Then we will no longer be a civilized society and we will be willing to play by Arab Rules.


Susan's Husband said...

We don't have to play by Arab rules, we could just play by our own, the ones we used to play by, which were primarily indifference to causalties on the other side. We should not seek them out, but we should not pay them much heed, either. The Caliphascists may not care about those causalities, either, but their supporters would should they become large enough.

Oroborous said...

We care about minimising casualties because we're in a "policing" psychological state, where we're trying to inflict just enough pain to cause our enemies to decide that discretion is the better part of valor, and we don't want the remaining population to be too upset.

The reason that we're not in a "total war" mindset is because the Islamofascists are an annoyance, not an actual threat to any nation, even Israel.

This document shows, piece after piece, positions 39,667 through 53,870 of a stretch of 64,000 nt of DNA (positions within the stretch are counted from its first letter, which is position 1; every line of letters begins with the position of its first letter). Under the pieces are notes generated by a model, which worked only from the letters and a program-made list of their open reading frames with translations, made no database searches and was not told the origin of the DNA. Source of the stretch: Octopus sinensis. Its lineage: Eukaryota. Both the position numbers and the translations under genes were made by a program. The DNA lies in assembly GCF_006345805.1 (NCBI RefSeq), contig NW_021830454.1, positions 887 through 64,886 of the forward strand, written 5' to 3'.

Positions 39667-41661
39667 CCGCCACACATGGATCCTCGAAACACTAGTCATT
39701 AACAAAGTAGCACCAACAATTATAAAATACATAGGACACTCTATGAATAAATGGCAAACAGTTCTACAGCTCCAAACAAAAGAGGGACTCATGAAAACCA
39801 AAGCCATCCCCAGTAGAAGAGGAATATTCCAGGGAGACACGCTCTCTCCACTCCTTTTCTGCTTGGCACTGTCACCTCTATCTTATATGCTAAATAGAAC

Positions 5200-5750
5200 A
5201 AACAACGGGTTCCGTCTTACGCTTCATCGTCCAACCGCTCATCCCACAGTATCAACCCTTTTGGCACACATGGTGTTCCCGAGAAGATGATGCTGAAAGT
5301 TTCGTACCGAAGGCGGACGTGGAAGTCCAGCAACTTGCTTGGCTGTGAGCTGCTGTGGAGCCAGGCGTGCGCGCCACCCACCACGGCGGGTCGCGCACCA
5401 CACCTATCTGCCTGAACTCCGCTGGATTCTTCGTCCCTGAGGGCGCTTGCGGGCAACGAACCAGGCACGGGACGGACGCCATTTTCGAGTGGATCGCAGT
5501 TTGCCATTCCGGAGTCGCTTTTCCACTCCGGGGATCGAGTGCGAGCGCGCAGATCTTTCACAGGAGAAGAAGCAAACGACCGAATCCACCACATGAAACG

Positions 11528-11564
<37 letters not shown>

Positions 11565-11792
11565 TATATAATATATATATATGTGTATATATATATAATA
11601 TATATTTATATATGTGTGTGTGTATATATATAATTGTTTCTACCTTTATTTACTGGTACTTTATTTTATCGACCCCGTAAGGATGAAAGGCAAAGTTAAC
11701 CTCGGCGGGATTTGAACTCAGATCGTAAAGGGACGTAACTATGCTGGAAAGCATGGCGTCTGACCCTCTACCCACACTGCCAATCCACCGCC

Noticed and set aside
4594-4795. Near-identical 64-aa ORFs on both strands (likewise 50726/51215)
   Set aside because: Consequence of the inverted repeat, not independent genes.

Now, personally, my tolerance is gone, and I'm in more of a "kill 'em all and let God sort 'em out" place, but I take bad behavior more personally than do most Americans, or do humans in general, really. My sense is that most people don't really care that much if they personally aren't affected or threatened.

I don't think that it's a certainty that an American city will get nuked by terrorists, but there's a high probability of it eventually happening, and should such a thing occur then I expect public opinion to swing solidly behind me, and America will let slip the dogs of war.

Amusingly, many of America's enemies, and the domestic American Left, delusionally believe that we've already loosed the dogs, and they're either unimpressed, or have concluded that they can absorb the blows.
But that's because they're somewhat to totally ignorant of America's full military capabilites. If we really let loose, they'll think that the Gates of Hell have opened.
Compared to today's capabilites, Dresden and Hiroshima were child's play, and that's without going nuclear.

As John Paul Jones famously declared, "Sir, we have not yet begun to fight !"